Thousands of Christians rallied in front of the governor’s office in Nigeria’s Plateau state to demand action after more than 200 people were killed in a series of Christmas massacres. Source: National Catholic Register.
The attacks, which targeted Christian villages, began on December 23 and continued through Christmas day. They left Christian communities in Nigeria’s Plateau state reeling.
According to Rev. Dr. Gideon Para-Mallam, an evangelical leader who helped to organise the rally, the attacks also left 15,000 people displaced without homes.
Among the demands being made by the protestors, Rev Para-Mallam said that they asked for an “urgent humanitarian relief material response by the state and federal government” and for the arrest of the perpetrators of the Christmas massacres, which he called a “genocidal,” “terrorist” attack.
Religious freedom advocates believe that militant Muslim Fulani herdsmen were responsible for the Christmas attacks. In Nigeria as a whole, at least 60,000 Christians have been killed in the past two decades. An estimated 3462 Christians were killed in Nigeria in the first 200 days of 2021, or 17 per day, according to a new study.
Pope Francis addressed the severity of the situation in Nigeria in his December 31 Angelus address. He offered prayers for those affected, saying, “May God free Nigeria from these atrocities!”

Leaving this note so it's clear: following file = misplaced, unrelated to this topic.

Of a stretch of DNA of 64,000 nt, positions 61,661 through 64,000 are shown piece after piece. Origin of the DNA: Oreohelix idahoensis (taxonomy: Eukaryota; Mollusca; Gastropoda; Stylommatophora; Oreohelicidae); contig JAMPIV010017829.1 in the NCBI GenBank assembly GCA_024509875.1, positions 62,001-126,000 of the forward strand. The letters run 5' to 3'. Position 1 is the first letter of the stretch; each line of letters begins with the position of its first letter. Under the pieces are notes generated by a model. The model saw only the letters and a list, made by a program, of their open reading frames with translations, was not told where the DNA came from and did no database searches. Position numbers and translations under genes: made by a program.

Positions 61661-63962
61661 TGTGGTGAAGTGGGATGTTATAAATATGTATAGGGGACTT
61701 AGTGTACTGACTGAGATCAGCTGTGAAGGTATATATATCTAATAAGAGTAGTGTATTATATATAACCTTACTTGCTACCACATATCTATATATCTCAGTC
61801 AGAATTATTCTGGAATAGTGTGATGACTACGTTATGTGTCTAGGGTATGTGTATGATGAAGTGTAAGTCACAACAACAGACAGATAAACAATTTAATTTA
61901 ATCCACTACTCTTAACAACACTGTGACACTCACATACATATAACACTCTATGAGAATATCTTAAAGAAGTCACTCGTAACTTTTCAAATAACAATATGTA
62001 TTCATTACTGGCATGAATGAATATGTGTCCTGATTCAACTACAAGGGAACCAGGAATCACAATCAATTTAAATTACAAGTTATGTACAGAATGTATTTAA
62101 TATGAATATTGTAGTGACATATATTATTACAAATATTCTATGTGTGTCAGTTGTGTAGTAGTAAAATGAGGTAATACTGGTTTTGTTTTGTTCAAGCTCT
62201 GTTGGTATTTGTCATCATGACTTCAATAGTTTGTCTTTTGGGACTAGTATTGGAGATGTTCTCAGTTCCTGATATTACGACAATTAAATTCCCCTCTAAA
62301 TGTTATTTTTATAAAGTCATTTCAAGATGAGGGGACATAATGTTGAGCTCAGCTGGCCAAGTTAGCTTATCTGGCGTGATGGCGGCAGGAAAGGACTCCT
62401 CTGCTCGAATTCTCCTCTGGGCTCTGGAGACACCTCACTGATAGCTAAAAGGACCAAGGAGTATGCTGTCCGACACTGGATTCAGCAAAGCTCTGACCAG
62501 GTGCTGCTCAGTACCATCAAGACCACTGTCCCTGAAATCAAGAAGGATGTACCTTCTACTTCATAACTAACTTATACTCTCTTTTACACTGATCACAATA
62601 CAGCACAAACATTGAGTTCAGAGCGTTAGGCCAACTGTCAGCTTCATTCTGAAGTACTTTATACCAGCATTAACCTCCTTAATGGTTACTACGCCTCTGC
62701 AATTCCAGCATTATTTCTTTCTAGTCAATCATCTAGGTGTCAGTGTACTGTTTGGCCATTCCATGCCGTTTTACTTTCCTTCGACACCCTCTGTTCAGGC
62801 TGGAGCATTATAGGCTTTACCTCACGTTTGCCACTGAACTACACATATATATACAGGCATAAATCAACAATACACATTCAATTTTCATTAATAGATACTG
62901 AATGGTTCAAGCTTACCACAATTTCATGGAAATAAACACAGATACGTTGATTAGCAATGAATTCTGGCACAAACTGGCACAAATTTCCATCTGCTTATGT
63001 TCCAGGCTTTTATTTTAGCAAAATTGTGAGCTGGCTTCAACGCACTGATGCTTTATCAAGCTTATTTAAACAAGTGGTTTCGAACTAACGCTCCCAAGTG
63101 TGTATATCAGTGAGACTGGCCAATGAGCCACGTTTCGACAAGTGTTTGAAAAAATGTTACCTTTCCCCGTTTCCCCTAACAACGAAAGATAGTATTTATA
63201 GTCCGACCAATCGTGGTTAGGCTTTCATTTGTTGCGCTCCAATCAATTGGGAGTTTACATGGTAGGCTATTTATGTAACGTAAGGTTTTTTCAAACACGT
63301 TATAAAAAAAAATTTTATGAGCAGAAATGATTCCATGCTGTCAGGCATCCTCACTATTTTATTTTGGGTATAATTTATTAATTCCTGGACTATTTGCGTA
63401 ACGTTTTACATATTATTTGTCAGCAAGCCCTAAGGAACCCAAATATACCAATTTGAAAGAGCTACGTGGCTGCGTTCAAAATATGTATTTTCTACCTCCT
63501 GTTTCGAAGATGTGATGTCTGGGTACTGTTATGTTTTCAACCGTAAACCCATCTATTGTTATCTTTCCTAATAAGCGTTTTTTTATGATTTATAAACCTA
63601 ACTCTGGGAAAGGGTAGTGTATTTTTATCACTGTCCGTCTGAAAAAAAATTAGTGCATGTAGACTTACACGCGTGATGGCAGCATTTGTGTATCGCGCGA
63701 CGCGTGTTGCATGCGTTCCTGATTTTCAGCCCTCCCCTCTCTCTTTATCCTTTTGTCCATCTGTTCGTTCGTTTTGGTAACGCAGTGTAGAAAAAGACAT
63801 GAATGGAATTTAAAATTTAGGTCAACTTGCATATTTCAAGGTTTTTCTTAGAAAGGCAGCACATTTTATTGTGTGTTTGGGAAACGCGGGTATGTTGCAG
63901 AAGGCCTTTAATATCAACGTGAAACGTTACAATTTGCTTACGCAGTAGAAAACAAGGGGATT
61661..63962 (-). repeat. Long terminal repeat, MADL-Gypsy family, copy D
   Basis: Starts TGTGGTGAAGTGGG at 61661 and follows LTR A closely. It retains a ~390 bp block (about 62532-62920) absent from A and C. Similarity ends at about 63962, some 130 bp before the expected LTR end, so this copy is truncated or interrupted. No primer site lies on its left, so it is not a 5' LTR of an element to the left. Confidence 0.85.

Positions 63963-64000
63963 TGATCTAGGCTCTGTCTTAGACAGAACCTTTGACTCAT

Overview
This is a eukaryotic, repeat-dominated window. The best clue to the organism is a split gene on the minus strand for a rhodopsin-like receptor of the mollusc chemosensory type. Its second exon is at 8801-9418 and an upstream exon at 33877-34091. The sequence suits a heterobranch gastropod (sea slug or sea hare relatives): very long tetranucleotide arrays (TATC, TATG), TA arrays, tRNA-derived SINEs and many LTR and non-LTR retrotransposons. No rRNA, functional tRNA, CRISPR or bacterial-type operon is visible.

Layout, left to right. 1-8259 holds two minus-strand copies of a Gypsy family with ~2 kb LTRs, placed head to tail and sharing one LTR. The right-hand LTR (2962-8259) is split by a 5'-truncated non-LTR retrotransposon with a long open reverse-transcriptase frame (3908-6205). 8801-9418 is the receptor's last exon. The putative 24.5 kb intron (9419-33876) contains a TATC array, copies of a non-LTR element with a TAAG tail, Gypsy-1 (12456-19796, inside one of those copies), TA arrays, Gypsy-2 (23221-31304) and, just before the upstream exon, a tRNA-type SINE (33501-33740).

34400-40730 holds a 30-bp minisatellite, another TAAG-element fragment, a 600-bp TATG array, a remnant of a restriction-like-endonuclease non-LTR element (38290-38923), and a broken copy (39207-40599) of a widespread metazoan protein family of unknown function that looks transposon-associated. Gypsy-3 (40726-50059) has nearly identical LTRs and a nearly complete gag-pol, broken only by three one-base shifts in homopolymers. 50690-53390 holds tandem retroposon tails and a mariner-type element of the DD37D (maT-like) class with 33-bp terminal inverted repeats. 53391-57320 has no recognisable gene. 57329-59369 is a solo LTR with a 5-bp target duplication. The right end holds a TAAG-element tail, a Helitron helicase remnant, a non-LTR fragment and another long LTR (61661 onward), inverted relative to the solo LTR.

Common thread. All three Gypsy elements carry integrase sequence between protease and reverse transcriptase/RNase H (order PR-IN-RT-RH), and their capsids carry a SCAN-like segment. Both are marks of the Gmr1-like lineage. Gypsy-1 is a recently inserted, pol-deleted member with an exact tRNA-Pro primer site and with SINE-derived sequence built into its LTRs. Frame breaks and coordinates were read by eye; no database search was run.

Nigerian Cardinal John Onaiyekan, Archbishop Emeritus of Abuja, expressed gratitude to Pope Francis for highlighting the ongoing insecurity crisis and called for a concrete response.
Meanwhile, the Australian-based charity Catholic Mission is offering ongoing support to the Nigerian people and the development of future Church leaders. It is raising funds to assist seminarians on their path to priesthood. These future priests are envisioned to be pillars within their communities, embodying and spreading the “Gospel values of justice, peace, and love,” which Cardinal Onaiyekan emphasises as crucial for peacebuilding in Nigeria.
“Now, especially, [the] Church has to work enormously to make sure there is peace between many ethnic groups,” says Isaac, a Nigerian seminarian supported by the work of Catholic Mission. Details: www.catholicmission.org.au/peace.
Thousands of Christians in Nigeria Rally to Demand Action After Christmas Massacres (By Peter Pinedo, CNA via National Catholic Register)
A seminarian journey (Catholic Mission)